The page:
30 Carlson (1999): This process, which occurs about 4 days after fertilization, is called cavitation, and the fluid-filled space is known as the blastocoele. At this stage, the embryo as a whole is known as a blastocyst. (p. 38) ... At the blastocyst stage, the embryo consists of two types of cells: an outer superficial layer (the trophoblast) that surrounds a small inner group of cells called the inner cell mass. O'Rahilly and Muller (1994): During the first week the embryo becomes a solid mass of cells and then acquires a cavity, at which time it is known as a blastocyst. (p. 23); O'Rahilly and Muller (1994): Thus the germ layers should not be considered in rigid isolation one from another, and many interdependences, particularly what are termed epithelio-mesenchymal interactions, are important in development. (p. 10); ... The developmental adnexa, commonly but inaccurately referred to as the "fetal membranes", include the trophoblast, amnion, chorion, umbilical vesicle (yolk sac), allantoic diverticulum, placenta and umbilical cord. These temporary structures are interposed between the embryo/fetus and the maternal tissues. ... The adnexa are programmed to mature fast, to age more rapidly, and to die sooner than the embryonic/fetal body. Nevertheless they are genetically a part of the individual and are composed of the same germ layers. (p. 51). [Back]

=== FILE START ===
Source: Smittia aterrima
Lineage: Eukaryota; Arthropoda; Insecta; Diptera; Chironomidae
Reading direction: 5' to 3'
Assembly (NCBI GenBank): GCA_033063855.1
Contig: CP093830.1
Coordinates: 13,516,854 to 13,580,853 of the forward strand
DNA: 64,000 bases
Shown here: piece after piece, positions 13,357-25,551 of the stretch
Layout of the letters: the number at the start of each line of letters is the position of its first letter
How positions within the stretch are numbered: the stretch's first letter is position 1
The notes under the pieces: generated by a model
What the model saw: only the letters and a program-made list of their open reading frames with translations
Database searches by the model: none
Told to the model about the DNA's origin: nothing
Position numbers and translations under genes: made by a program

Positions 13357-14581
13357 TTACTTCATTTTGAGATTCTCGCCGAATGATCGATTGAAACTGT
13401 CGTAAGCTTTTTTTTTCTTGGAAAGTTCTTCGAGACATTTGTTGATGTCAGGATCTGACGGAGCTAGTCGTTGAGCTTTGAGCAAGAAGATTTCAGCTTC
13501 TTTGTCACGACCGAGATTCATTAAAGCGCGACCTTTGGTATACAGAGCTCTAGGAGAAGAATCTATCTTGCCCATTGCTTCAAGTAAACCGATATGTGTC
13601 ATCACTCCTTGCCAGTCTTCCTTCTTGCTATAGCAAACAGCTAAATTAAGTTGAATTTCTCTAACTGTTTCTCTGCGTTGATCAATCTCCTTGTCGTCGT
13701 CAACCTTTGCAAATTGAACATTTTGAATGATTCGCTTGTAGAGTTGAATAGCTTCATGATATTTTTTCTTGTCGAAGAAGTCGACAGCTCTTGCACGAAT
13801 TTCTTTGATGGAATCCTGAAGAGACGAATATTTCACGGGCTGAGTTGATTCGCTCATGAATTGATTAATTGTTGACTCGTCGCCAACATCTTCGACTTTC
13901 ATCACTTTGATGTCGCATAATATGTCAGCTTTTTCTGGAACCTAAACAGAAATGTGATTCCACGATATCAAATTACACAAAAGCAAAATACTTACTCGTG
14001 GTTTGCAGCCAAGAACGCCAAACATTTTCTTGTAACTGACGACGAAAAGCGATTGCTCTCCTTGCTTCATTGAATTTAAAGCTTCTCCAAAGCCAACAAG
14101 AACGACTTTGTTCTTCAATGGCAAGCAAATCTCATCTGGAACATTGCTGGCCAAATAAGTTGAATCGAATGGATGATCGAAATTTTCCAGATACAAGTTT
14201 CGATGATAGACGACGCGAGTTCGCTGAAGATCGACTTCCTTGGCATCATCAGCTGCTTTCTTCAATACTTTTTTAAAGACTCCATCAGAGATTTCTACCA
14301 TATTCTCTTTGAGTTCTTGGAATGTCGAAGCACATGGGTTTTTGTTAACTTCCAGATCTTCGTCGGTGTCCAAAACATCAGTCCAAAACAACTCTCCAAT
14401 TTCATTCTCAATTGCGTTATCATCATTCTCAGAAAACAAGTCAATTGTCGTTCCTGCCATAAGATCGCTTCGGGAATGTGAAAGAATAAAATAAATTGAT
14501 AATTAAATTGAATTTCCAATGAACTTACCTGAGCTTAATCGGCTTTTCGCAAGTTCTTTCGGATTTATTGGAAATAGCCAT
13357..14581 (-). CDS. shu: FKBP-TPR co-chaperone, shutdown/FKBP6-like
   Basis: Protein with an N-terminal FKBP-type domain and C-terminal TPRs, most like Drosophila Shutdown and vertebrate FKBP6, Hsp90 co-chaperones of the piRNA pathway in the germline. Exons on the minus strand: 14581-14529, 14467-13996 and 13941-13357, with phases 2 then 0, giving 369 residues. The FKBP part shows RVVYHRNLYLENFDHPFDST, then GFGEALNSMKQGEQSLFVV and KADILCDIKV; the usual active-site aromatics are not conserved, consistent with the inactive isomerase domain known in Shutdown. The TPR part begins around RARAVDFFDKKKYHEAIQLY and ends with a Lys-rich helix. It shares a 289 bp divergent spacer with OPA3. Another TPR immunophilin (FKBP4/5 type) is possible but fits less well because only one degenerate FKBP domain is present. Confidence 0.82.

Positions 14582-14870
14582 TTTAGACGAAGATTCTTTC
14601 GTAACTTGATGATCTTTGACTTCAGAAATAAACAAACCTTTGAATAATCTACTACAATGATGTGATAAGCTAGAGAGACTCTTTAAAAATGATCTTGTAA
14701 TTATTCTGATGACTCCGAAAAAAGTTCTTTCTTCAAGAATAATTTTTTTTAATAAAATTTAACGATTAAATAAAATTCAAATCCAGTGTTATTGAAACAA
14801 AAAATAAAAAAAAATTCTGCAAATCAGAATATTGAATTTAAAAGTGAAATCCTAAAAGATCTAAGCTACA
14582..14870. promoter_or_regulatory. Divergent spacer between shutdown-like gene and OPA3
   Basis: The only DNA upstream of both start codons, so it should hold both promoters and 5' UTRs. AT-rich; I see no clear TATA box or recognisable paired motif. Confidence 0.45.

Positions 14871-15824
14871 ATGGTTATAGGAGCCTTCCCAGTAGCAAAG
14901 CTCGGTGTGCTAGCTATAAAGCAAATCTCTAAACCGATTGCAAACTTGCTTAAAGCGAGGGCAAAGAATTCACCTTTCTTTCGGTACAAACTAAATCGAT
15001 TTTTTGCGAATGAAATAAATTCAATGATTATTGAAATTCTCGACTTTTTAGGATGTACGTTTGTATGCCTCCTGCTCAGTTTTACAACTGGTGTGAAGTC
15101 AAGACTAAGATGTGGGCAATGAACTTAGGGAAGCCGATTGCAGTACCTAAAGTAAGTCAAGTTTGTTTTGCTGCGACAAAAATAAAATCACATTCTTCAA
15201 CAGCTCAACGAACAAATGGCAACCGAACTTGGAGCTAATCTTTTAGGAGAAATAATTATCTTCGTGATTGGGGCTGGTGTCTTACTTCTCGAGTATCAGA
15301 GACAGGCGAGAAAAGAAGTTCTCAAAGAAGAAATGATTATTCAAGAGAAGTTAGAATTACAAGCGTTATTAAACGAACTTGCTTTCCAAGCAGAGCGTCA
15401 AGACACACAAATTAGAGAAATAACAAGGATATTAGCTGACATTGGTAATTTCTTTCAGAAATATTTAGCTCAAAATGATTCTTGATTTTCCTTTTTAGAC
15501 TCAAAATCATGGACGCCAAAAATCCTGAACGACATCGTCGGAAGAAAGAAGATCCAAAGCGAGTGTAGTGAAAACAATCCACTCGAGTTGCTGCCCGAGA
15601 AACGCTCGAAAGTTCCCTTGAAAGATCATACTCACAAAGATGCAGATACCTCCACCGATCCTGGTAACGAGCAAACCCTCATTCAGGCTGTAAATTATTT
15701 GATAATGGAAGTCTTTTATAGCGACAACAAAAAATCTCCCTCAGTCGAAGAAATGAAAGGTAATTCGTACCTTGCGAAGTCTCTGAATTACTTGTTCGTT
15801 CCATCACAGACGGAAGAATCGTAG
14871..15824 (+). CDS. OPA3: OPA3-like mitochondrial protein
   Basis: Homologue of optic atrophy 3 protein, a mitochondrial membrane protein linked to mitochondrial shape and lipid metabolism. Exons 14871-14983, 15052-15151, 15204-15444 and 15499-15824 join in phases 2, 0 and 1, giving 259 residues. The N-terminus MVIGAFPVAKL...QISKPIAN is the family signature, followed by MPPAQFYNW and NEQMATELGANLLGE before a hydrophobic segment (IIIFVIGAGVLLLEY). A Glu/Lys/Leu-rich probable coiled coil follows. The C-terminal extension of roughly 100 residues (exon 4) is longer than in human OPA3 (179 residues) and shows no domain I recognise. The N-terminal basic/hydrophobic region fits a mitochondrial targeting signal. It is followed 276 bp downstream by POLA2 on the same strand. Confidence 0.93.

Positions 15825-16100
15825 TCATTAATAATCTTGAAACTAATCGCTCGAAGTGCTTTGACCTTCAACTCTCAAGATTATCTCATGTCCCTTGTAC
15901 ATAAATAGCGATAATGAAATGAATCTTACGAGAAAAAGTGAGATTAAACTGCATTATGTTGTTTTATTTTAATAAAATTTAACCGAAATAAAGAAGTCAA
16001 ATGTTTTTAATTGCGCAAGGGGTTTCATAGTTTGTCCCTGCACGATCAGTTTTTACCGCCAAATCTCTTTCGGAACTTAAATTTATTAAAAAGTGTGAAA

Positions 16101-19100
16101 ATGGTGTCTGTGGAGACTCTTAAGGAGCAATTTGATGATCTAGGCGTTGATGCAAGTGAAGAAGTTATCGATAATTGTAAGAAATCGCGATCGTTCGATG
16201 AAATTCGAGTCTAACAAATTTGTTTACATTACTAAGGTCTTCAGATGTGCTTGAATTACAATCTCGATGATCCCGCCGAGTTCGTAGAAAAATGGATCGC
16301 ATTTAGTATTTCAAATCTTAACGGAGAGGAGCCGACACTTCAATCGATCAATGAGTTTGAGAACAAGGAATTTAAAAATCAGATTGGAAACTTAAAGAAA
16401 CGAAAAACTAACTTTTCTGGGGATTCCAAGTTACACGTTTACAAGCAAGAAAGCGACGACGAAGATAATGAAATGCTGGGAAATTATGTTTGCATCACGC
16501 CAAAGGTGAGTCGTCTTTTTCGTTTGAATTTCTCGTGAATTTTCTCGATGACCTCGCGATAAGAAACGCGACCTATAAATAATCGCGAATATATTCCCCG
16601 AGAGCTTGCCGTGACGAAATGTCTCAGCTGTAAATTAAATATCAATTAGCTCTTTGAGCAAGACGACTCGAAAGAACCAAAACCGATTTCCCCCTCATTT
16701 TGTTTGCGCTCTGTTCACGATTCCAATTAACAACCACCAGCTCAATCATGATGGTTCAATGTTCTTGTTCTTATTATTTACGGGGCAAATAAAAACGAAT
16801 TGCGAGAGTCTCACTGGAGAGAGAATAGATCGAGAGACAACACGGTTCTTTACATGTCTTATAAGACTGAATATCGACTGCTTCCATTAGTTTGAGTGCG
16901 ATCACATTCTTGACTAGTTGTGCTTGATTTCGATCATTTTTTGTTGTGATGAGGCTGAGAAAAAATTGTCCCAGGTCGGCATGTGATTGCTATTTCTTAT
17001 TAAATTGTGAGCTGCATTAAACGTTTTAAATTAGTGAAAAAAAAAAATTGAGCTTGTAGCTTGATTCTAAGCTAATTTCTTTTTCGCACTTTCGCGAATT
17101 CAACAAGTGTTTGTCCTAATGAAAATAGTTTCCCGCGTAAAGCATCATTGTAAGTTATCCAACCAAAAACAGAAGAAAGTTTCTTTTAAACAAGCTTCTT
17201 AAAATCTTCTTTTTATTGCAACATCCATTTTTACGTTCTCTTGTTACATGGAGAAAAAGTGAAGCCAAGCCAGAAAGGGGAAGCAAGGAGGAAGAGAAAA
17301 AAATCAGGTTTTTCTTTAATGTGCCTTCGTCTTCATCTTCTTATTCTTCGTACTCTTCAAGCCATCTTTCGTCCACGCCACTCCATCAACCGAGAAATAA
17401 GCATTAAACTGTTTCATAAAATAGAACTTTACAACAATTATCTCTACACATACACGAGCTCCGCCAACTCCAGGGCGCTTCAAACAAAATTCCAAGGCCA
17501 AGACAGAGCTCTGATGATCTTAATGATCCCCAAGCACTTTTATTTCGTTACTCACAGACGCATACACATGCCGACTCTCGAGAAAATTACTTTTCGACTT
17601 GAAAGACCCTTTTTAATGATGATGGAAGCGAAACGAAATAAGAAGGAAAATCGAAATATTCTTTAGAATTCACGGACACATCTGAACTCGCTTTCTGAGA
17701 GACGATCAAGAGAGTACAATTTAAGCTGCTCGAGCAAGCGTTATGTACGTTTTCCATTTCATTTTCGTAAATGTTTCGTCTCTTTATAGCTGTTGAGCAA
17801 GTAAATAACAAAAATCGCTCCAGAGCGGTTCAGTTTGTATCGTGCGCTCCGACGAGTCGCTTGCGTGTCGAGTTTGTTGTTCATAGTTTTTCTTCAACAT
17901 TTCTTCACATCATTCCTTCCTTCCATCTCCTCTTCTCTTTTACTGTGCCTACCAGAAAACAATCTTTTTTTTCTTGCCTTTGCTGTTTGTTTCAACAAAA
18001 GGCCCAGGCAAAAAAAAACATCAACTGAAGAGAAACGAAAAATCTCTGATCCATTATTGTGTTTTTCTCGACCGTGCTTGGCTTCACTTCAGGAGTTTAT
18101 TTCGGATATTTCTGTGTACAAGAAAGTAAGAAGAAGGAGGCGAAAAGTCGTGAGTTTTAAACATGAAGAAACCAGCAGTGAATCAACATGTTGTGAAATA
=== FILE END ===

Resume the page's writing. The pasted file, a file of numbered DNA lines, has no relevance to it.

31 Report of the California Advisory Committee on Human Cloning (Jan. 11, 2002), Sacramento, CA, at: http://scbe.stanford.edu/conference/cloning_cali.pdf. [Back]

32 Irving Weissman, M.D., "A Message from the Director of the Institute of Cancer/Stem Cell Biology and Medicine at Stanford", in The Stanford Report (Jan. 22, 2003): http://newsservice.stanford.edu/news/2003/january22/message.html. [Back]

33 California's cloning law (SB 1230) can be found at: http://info.sen.ca.gov/pub/01-02/bill/sen/sb_1201-1250/sb_1230_bill_20020923_chaptered.html; their "stem cell research" law (SB 253) is at: http://info.sen.ca.gov/pub/01-02/bill/sen/sb_0251-0300/sb_253_bill_20020922_chaptered.html. [Back]

34 See California Stem Cell Research and Cures Initiative, at: http://www.curesforcalifornia.com/. [Back]

35 See NIH link at: http://www.curesforcalifornia.com/stemcells.php. [Back]